Cap­i­tal events this win­ter

This sea­son’s Lon­don gallery shows brighten the gloom with a se­lec­tion of fine paint­ings, con­tem­po­rary pho­tog­ra­phy, ce­ram­ics and art from an­cient civil­i­sa­tions

Country Life Every Week - - Art Market -

WITH the canapé sea­son now in full swing, it is go­ing to be hard to do jus­tice to all the gallery shows in Lon­don let alone else­where, al­though sev­eral will run on into, or even through, Jan­uary, which may en­liven that rather drab month. I men­tion a few here, not in or­der of im­por­tance or even pref­er­ence, but by date of clo­sure.

De­spite his name and spend­ing much of his ca­reer in Paris, Al­fred Stevens (1823–1906) was ac­tu­ally a rather fa­mous Bel­gian. His con­sid­er­able suc­cess was off­set by poor fi­nan­cial man­age­ment and, af­ter his death, he was for­got­ten in France, ac­cord­ing to his cham­pi­ons at John Mitchell Fine Paint­ings, Avery Row, W1 (www.john­mitchell. net), be­cause he was not French. It was also to do with chang­ing fash­ion and be­cause his style falls between the Pre-raphaelites and his friends the Im­pres­sion­ists. How­ever, he was a very fine painter and his time is com­ing again.

The Mitchell show of 22 works, to De­cem­ber 16, in­cludes one of his ‘Mappe­monde’ series at £185,000. I would sug­gest that, as the series be­gan in 1860, the young woman con­tem­plat­ing the Amer­i­cas on the globe (Fig 3) has re­ceived news from the French cam­paign in Mexico. Other works range from £20,000 to £50,000.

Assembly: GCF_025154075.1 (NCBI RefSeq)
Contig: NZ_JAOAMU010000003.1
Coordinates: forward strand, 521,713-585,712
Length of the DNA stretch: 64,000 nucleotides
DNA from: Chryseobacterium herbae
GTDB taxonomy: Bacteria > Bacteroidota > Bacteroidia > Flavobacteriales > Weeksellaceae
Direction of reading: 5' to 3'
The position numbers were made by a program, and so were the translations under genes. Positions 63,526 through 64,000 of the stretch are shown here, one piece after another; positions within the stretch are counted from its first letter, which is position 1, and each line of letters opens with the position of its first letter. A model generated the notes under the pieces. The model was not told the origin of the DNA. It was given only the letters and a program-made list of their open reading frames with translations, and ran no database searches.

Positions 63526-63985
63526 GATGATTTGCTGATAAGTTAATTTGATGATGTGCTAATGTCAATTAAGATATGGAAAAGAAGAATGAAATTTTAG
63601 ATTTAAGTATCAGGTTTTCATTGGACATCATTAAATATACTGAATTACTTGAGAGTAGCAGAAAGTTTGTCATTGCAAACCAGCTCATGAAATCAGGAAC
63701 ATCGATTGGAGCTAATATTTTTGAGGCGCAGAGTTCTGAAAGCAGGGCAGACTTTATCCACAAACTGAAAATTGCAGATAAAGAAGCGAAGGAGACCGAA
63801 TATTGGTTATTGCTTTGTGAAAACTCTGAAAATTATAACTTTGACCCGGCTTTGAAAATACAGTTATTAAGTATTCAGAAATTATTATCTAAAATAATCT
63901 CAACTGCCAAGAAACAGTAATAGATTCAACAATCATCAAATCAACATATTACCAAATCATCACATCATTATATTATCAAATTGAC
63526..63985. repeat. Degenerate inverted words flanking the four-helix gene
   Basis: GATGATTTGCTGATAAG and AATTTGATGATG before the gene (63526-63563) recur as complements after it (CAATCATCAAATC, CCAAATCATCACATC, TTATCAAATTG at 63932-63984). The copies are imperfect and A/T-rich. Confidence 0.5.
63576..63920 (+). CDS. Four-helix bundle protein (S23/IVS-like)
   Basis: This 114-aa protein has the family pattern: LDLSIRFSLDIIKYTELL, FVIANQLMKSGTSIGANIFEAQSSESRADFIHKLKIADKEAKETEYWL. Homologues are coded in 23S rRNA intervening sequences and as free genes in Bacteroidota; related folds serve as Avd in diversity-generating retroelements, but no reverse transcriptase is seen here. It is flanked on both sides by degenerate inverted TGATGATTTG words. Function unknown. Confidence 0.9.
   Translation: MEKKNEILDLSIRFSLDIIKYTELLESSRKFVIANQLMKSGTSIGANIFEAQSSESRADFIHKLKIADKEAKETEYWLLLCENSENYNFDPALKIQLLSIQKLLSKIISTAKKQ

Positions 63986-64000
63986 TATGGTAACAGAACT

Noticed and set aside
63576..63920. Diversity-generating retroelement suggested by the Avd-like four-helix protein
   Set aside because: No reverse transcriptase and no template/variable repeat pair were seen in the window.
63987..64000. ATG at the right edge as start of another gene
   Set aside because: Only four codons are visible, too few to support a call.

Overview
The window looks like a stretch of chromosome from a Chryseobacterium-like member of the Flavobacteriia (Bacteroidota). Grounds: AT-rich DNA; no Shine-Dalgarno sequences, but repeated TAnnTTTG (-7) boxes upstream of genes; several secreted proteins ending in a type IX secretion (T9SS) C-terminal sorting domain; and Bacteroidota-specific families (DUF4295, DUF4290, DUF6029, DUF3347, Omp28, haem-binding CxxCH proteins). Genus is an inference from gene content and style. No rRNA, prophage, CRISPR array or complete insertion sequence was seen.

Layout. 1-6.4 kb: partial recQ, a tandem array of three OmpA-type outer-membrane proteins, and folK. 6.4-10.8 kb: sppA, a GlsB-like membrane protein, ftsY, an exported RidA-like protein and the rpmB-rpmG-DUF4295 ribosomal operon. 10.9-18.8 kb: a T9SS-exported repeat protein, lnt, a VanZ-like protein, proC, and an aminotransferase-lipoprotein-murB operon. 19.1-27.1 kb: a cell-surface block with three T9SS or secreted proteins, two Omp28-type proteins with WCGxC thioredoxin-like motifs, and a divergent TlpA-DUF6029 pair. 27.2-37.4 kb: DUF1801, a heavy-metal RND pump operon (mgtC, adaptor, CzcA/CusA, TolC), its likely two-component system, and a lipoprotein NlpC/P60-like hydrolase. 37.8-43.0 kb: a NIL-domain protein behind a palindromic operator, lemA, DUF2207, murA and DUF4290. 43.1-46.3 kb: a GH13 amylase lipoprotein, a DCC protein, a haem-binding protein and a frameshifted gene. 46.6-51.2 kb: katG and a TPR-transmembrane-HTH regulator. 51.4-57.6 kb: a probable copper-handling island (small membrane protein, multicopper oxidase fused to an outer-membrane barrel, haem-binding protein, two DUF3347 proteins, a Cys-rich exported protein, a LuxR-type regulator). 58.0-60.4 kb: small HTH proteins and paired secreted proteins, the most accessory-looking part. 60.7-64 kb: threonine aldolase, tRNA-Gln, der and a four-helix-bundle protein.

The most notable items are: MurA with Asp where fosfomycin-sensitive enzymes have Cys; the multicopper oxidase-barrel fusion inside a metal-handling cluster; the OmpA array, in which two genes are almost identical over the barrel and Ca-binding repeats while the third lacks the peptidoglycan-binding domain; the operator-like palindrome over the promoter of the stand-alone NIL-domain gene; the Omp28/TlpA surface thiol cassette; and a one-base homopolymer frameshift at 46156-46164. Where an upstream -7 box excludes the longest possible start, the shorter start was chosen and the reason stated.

Also un­til De­cem­ber 16, the Sul­ger-buel Lovell Gallery in South­wark, SE1 (www.sul­ger­buel-lovell.com), has a show of very im­pres­sive pho­to­graphs by David Lurie of ur­ban life in Cape Town. The gallery spe­cialises in con­tem­po­rary art from the African con­ti­nent and the African di­as­pora.

Un­til De­cem­ber 23, Jonathan Cooper’s gallery in Park Walk, Chelsea (www.jonathancooper. co.uk), will glow with Tim Hay­ward’s re­mark­able wa­ter­colours of birds and some an­i­mals. As the gallery puts it: ‘Hay­ward ap­proaches his sub­ject with an ac­cu­racy born of years of study, and a dra­matic in­ten­sity that is cin­e­matic in spirit.’

In Crown Pas­sage, between King Street and Pall Mall, SW1, Ru­pert Wace An­cient Art (www. ru­pertwace.co.uk) has scoured cup­boards and draw­ers for more than 100 ob­jects from an­cient civil­i­sa­tions to tempt re­fined present buy­ers. High­lights in­clude Ro­man bronze an­i­mal brooches (Fig 4); Egyp­tian faience amulets, in­clud­ing a col­lec­tion of minia­ture frogs; Dan­ish Ne­olithic flint and stone tools; and wear­able an­cient jew­ellery, in­clud­ing rings, neck­laces (Fig 2) and pen­dants.

This year, to com­ple­ment the an­tiq­ui­ties, beau­ti­ful black-and­white pho­to­graphs by Robert Mccabe of the 1950s ex­ca­va­tions at Myce­nae and copies of the re­cently pub­lished Myce­nae from Myth to His­tory are also for sale.

It would be wise to check Christ­mas clo­sures for ex­hi­bi­tions con­tin­u­ing into the New Year. One such is Piano No­bile’s cel­e­bra­tion of ‘Daisies and Nudes’ (Fig 1) from Wil­liam Cold­stream (1908–87) and his pupil Euan Uglow (1932–2000), which con­tin­ues to Jan­uary 14, 2017, in Port­land Road, W11 (www. piano-no­bile.com). Also un­til Jan­uary 14, Dutko, the Paris Art Deco gallery now also es­tab­lished in Davies Street, W1 (www. dutko.com), has re­cent work by Béa­trice Casadesus, a con­tem­po­rary French artist. The ti­tle, ‘Pluies d’or’, comes from the drib­bles of gold,

Fig 4 be­low:

Fig 3 above: ‘Mappe­monde’ by Al­fred Stevens. With Mitchell Fine Paint­ings. Pea­cock brooch. With Ru­pert Wace.

Fig 1 above: Seated Nude by Euan Uglow. At Piano No­bile. Fig 2 right: Egyp­tian neck­lace. With Ru­pert Wace

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